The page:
Wednesday, May 11, 2011

Spot the differences!

The heads of the Army, Navy and Air Force have been giving evidences on the impact of last year's defense review to the parliamentary defense committee, and in particular the RN and RAF heads have been providing some interesting considerations. They make for an interesting comparison exercise.

Naturally, admiral Stanhope expressed all his concern for the long gap in carrier strike capability and said that retaining HMS Ark Royal and its fleet of Harrier strike aircraft would have been his top priority if the government's strategic defense review and associated four-year defense spending plan could be revisited.

Admiral Stanhope and Air Marshal Sir Stephen Dalton, the chief of the Air Staff, were asked by the parliamentary defense committee member whether returning the Harrier force to service had gone beyond the point of no return.

Dalton said it had. No hesitation. The RAF does not want the Harrier, but the Tornado, and the rest does not matter.

But Stanhope responded that while Dalton's statement was correct, he would "like to think that should a decision [be made to reassess the Harrier force, we could], look again. It all comes down to money." Stanhope indicated he would not oppose resurrecting the Harrier force if possible and if money was made available to support the aircraft.

Rumors have often come out in the last month about a plan (apparently backed by Liam Fox as well) to pull back out of the mothballing around 20 Harriers GR9, from which to sustain a single squadron, available for deployment from HMS Illustrious, that while officially roled as LPH remains Harrier capable. This would preserve the UK's ability to answer to the unexpected and mitigate the effects of the long gap in jet operations at sea.
40% of the RN Harrier pilots community has been shelved, and a part of the RAF own personnel has also been made redundant, but a single squadron should be perfectly sustainable (if money was provided, of course). Spare parts could come from cannibalization of the around 67 GR9 airframes that still exist.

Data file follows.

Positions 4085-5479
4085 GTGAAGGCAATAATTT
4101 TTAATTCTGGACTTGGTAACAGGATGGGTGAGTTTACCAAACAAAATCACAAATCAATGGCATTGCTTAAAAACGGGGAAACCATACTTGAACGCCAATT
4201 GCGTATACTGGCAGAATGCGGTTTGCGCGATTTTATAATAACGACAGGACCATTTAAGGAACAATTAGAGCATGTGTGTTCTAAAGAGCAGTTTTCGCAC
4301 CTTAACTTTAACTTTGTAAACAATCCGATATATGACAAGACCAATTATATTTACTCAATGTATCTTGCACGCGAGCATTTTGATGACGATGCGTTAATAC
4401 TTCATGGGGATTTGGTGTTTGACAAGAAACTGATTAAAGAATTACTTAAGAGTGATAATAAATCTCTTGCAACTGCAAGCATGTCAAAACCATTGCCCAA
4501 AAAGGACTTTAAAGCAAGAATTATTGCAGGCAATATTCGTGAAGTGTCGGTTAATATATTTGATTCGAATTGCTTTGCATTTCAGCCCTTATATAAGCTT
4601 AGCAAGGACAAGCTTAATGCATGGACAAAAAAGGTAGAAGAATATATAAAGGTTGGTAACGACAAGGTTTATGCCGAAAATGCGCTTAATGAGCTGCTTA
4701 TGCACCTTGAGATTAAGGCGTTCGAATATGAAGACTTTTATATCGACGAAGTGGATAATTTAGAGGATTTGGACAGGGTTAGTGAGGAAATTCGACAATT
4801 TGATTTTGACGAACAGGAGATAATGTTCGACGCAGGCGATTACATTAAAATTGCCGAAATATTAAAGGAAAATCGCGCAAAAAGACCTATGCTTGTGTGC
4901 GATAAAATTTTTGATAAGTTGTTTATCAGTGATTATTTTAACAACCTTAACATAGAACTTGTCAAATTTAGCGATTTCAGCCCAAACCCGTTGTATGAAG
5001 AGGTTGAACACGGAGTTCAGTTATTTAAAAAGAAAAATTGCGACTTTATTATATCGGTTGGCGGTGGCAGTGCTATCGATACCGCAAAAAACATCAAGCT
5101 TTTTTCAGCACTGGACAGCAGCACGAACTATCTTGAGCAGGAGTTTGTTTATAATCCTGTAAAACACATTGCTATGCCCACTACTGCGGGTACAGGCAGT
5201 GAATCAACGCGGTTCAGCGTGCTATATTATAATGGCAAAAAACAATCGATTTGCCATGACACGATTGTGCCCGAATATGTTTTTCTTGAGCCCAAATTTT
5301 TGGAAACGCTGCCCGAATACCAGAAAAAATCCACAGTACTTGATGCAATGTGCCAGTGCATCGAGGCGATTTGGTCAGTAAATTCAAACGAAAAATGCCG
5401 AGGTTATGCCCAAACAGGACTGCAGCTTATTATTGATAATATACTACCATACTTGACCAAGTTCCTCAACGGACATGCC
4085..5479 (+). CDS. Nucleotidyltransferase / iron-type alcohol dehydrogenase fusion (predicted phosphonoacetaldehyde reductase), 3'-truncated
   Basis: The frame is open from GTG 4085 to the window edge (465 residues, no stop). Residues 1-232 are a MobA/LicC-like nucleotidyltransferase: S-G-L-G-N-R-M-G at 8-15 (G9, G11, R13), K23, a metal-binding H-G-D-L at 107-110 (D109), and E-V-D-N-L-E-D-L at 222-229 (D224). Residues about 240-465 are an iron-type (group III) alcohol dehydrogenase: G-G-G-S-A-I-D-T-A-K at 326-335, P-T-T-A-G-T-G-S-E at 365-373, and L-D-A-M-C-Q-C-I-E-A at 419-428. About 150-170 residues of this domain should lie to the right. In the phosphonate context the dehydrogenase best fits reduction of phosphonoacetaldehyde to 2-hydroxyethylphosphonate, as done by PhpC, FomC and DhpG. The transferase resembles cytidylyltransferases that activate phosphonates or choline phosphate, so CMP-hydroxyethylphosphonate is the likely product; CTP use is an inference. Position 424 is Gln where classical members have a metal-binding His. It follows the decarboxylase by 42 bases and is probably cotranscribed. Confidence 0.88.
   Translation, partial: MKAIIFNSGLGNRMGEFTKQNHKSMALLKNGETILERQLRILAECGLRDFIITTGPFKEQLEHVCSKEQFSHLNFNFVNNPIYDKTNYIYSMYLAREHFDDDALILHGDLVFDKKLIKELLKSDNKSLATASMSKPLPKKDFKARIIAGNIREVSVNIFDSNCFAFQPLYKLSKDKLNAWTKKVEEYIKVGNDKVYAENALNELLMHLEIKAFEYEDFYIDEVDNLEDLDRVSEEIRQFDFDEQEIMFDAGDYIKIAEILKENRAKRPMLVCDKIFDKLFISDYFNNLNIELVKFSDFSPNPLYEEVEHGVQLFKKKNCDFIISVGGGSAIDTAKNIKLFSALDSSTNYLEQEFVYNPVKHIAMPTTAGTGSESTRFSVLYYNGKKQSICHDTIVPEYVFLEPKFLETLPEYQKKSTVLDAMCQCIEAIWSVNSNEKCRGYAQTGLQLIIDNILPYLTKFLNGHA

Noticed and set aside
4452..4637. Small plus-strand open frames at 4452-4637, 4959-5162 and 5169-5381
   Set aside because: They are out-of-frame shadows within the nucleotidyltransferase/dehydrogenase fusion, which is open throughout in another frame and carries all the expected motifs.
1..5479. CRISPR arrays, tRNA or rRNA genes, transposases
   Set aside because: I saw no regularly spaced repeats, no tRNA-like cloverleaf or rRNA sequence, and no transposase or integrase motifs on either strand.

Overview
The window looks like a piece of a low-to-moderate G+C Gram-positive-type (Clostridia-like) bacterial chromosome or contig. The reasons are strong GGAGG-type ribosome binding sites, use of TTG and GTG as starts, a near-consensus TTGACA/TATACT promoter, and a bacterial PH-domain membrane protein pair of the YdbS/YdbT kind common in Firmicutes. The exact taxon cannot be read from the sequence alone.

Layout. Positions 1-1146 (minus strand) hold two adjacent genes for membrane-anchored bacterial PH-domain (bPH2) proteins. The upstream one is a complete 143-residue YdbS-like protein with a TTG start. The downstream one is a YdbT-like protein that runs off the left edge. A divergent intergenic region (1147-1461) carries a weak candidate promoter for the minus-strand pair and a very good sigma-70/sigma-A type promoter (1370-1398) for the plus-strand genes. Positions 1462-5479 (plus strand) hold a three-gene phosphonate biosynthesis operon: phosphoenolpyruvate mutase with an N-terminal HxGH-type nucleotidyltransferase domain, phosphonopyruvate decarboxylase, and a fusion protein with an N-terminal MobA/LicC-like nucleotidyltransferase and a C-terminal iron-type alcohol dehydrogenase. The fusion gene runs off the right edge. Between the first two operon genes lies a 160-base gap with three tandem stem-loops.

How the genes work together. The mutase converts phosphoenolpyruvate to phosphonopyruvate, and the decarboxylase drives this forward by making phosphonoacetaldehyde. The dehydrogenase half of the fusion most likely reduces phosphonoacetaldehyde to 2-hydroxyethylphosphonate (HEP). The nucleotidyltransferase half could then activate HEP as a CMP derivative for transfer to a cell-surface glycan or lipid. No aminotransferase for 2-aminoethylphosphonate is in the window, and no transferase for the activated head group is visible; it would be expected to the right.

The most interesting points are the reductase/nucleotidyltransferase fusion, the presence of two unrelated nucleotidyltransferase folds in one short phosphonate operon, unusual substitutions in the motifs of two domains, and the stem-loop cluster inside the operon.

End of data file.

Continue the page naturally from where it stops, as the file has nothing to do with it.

But while the Navy is eager to offer its support, the RAF is not. One has to wonder WHY? Fear of competition? Are cost-comparisons between Carrier ops and Tornado ops from Gioia del Colle true, and are they seen as a menace by the RAF? 
"Black Buck"-like raids coming from afar and at the cost of hundred thousands gallons of fuel against Harriers going back and forth from close to the shore, is this the nightmare of Dalton? 

It is cruel to even think about it. Yet, one truly can't avoid thinking it. 

I do not have evidence of the cost of Libya's ops, but the MOD has released a couple of articles that, while praising the exceptional work of the personnel working on the logistics of operation Ellamy to make the whole campaign possible, provides food for thought: 

To date (May 10, 2011) , in support of Operation ELLAMY, 2 Mechanical Transport (MT) RAF Squadron personnel, based at RAF Wittering, have travelled the equivalent distance of eight times around the world and transported 1,680 tonnes of kit down to the airfield at Gioia del Colle to support 906 Expeditionary Air Wing.

In the hours following the passing of United Nations Security Council Resolution 1973, 2 MT Squadron personnel who had been deployed to support Operation Southern Mistral (a flying exercise in Nancy, France, involving Tornados and French Mirage fighter jets) were rerouted, and the equipment, carried in a 20-vehicle convoy, taken south.

A second convoy of 21 articulated lorries was rapidly readied back in the UK with kit collected from RAF Coningsby and RAF Marham, and the convoy left from 2 MT Squadron's base of RAF Wittering on 20 March 2011, six days after the first convoy left Nancy.


I do not know how much it can cost to drive trucks across Europe for the equivalent of eight times the travel around the world, but i think it must cost. A lot.  

Besides, it is not enough. It is evident that trucks are slow. And the requirements of an air strike campaign are massive and continuous. And in fact there's more to Ellamy than just trucks, as the official pubblication of the Defence Equipment and Support DES reports (page 20 of the linked page): 726 tons of kit and 848 personnel had to be airlifted urgently to Gioia in the opening phases of the redeployment, and regular airlift flights continue, with personnel trying to work on a schedule to allows the already overstretched cargo fleet to comply with both Libya and Afghanistan at once. There's no telling how many planes are being chartered, but many were already required for Afghanistan in itself, notoriously.